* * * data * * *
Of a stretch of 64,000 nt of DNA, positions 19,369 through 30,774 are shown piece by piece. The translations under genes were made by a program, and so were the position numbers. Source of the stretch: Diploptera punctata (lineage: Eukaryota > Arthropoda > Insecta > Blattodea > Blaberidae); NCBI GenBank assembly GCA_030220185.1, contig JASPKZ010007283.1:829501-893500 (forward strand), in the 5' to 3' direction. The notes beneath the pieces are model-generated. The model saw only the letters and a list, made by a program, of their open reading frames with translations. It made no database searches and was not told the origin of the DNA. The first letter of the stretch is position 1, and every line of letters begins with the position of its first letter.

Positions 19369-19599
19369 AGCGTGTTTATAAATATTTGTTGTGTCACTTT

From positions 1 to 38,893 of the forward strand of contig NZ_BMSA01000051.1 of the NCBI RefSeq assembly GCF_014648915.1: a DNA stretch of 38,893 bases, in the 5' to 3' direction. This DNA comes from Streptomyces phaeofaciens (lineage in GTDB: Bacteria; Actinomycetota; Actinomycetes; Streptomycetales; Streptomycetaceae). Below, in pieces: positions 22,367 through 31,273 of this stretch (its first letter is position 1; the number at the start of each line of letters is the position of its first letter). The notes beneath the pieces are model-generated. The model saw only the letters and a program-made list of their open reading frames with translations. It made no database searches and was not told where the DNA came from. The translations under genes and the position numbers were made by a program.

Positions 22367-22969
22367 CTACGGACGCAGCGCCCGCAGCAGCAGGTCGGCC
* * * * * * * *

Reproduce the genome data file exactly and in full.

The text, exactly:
Of a stretch of 64,000 nt of DNA, positions 19,369 through 30,774 are shown piece by piece. The translations under genes were made by a program, and so were the position numbers. Source of the stretch: Diploptera punctata (lineage: Eukaryota > Arthropoda > Insecta > Blattodea > Blaberidae); NCBI GenBank assembly GCA_030220185.1, contig JASPKZ010007283.1:829501-893500 (forward strand), in the 5' to 3' direction. The notes beneath the pieces are model-generated. The model saw only the letters and a list, made by a program, of their open reading frames with translations. It made no database searches and was not told the origin of the DNA. The first letter of the stretch is position 1, and every line of letters begins with the position of its first letter.

Positions 19369-19599
19369 AGCGTGTTTATAAATATTTGTTGTGTCACTTT

From positions 1 to 38,893 of the forward strand of contig NZ_BMSA01000051.1 of the NCBI RefSeq assembly GCF_014648915.1: a DNA stretch of 38,893 bases, in the 5' to 3' direction. This DNA comes from Streptomyces phaeofaciens (lineage in GTDB: Bacteria; Actinomycetota; Actinomycetes; Streptomycetales; Streptomycetaceae). Below, in pieces: positions 22,367 through 31,273 of this stretch (its first letter is position 1; the number at the start of each line of letters is the position of its first letter). The notes beneath the pieces are model-generated. The model saw only the letters and a program-made list of their open reading frames with translations. It made no database searches and was not told where the DNA came from. The translations under genes and the position numbers were made by a program.

Positions 22367-22969
22367 CTACGGACGCAGCGCCCGCAGCAGCAGGTCGGCC